Down to Business: Back to Security Basics

Let's go back to Security 101: creating formal policies on accessing, distributing, storing and transporting critical data. And, of course, define severe consequences for failing to follow the rules.

January 13, 2006

2 Min Read
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Enterprises continue to lose, misplace and mishandle sensitive data . The Justice Department and other organizations that should know better are still posting people's Social Security numbers on their Web sites. ABN Amro Mortgage lost (and weeks later found) a backup tape containing personal data on 2 million customers. Ford reports that a computer with data on thousands of employees was stolen from a company facility. A Marriott time-share unit says a backup tape containing personal and financial information on more than 200,000 employees and customers is missing. And so on.

Define and Enforce

Expensive intrusion-prevention, global authentication and information-management systems have their place in the secure enterprise, but they won't keep your sensitive data from walking out the door. Let's go back to Security 101: creating a formal policy on accessing, distributing, storing and transporting such data--who does what and how. Employees must be trained. And then drilled. If data protection is indeed a board-level priority, everyone in the organization must be made aware of that fact, with clear consequences for those who don't follow the rules.

Meantime, enterprises must truly be held accountable for failing to protect personal data. The pundits will tell you that this is mostly a regulatory challenge: Set a national directive on how organizations must safeguard personal information and then audit everyone into submission--à la HIPAA and Sarbanes-Oxley.

Here's another thought: Punish the handful of wrongdoers and bunglers, instead of tying up the masses with more red tape.Consumer-notification laws in California and other states have forced many of the recent public confessions of data loss and theft. But contrary to my assertion in an earlier column, the threat of public embarrassment isn't a big enough stick. It's still too easy for companies like ChoicePoint, ABN Amro and Marriott to apologize, vow future vigilance and hope for short memories. And such public mea culpas can actually tip off the miscreants that there's more value than they'd imagined in those tapes that fell off the truck.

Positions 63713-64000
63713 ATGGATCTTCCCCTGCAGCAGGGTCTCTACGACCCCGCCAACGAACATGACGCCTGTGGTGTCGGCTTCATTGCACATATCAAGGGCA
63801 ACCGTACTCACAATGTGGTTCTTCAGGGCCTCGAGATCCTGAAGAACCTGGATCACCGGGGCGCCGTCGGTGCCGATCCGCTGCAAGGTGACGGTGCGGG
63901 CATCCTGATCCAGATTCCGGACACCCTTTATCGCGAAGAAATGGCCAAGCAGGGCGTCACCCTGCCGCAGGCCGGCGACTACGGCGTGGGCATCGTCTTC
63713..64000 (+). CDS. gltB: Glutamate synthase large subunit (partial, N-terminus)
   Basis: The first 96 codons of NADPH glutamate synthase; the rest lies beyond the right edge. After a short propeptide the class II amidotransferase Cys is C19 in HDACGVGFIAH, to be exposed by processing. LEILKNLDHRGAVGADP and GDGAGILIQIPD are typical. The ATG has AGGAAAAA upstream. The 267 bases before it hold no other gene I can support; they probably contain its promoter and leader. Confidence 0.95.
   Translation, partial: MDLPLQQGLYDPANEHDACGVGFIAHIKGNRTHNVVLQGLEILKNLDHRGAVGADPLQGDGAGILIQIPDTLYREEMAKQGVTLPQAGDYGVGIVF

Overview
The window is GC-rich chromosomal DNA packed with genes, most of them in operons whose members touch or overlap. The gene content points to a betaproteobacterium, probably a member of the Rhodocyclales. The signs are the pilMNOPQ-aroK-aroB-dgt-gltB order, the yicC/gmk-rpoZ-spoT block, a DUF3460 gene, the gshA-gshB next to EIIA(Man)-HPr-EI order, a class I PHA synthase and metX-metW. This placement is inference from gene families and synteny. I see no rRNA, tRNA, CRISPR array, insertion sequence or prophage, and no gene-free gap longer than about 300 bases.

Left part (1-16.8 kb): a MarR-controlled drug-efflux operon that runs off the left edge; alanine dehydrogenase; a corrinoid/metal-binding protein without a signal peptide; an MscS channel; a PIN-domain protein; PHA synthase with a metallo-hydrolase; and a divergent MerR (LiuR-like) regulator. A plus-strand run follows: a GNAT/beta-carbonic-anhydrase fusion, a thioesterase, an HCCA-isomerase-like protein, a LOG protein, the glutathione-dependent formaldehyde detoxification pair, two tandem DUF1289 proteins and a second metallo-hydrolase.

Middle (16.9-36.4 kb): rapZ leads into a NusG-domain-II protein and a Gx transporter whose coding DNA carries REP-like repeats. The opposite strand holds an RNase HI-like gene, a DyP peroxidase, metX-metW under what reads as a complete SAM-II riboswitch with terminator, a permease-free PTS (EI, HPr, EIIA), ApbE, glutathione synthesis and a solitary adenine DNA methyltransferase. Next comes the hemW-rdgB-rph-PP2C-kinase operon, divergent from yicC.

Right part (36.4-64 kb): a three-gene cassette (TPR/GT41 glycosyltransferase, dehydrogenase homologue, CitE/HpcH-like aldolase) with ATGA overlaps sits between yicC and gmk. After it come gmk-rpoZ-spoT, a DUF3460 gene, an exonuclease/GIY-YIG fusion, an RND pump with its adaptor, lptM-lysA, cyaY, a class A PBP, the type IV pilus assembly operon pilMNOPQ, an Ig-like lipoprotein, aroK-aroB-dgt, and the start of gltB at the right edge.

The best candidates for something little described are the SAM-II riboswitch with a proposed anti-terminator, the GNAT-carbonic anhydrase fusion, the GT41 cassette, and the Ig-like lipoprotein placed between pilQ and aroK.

Identify and Punish

Jim Harper of the Cato Institute argues for a more direct approach: Punish only those enterprises whose carelessness inflicts personal damages, levying fines commensurate with those damages. For instance, every $1,000 in estimated personal damages from data theft or loss costs the organization that's responsible $10,000. "Was a data-rich computer stolen and used for target practice on a backyard shooting range, or was its trove of information used in hundreds or thousands of frauds?" Harper writes on the think tank's Web site.

The challenge here is in assessing and proving damages. Legal red tape can be just as hobbling as the regulatory variety. Let's hope the specter of intense litigation is a powerful enough incentive for enterprises to get their data security acts together before it goes that far. If not, we'll see them in court--not just in public asking for forgiveness.

Rob Preston is editor in chief of Network Computing. Write to him at [email protected].0

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